Following a heated debate the state Senate has approved a constitutional amendment that creates a lockbox for state transportation funding.
If approved by voters, the constitutional amendment would prevent future governors from doing what Governor Jim Doyle did: He raided the segregated transportation fund to balance the state budget. The resolution already passed by the Assembly would amend the state constitution by prohibiting the use of designated transportation funds for any other purpose. Republican Senator Dale Schultz says voters should be given the chance to weigh in on the issue.
"People want to know if we are really serious about ending the practice of taking money from transportation and putting it into the general fund. Today's our day to do that: to give them the opportunity to vote for it."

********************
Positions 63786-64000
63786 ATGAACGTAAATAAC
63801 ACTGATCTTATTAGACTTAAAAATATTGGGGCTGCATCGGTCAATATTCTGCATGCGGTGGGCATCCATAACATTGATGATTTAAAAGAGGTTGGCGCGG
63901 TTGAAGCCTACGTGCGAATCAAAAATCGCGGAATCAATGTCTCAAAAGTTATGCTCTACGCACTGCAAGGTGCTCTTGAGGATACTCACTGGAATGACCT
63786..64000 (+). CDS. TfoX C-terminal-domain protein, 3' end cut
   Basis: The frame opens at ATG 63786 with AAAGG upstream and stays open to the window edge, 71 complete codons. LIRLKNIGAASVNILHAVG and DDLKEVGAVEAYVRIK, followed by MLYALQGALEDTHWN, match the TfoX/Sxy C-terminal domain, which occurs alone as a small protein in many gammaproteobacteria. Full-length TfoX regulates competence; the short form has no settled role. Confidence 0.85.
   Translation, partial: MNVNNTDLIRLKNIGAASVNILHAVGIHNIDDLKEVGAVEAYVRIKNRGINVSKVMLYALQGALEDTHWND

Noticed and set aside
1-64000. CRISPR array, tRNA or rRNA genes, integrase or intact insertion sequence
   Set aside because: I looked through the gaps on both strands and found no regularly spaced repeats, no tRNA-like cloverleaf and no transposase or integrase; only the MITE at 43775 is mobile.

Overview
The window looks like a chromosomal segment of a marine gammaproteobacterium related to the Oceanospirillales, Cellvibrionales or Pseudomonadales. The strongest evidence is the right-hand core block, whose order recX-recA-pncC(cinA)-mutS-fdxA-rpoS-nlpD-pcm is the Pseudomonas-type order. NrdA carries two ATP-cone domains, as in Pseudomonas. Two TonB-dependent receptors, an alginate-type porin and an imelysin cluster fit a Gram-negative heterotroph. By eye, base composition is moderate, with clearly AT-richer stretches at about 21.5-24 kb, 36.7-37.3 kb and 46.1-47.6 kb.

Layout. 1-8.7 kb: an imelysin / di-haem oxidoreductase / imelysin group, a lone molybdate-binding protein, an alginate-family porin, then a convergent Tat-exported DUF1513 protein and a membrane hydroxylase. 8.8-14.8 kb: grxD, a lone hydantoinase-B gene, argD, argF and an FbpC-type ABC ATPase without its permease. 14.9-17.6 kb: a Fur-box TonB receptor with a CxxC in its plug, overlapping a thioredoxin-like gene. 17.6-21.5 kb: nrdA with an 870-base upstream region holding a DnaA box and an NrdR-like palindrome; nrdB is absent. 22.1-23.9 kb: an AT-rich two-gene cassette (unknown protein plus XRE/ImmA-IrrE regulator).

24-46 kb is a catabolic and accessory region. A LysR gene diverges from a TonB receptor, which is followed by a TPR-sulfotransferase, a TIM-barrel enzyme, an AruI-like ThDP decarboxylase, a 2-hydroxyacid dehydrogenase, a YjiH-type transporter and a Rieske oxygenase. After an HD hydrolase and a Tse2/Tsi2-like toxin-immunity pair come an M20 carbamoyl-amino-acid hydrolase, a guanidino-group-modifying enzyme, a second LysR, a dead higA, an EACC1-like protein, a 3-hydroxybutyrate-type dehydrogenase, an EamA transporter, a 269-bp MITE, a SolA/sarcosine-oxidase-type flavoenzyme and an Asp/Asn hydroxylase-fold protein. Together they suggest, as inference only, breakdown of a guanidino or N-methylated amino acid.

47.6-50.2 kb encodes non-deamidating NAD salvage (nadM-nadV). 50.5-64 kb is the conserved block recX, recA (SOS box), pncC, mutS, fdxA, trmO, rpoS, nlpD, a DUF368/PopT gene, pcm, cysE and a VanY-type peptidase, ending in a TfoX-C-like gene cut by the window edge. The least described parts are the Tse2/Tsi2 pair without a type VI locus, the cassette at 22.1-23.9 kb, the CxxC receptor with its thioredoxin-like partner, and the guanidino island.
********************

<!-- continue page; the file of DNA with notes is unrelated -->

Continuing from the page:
Critics of the plan, including the eight Democratic senators who voted against it, say it will result in money for education being earmarked for transportation to the detriment of the state school system. Democrat Tim Cullen predicted the governor's budget would include $500 million for transportation at the expense of schools.
"We need to stop this flood of money that's going out of the general fund into the transportation fund. I don't have trouble funding transportation. I just have trouble making a choice between transportation and kids, and us choosing transportation around here."
Cullen tried and failed to amend the resolution to include a prohibition against raiding the general fund to increase transportation funding. The current resolution can't go into effect until it passes both houses a second time in the next legislative session. It will then go to the voters as a referendum question in the fall of 2014.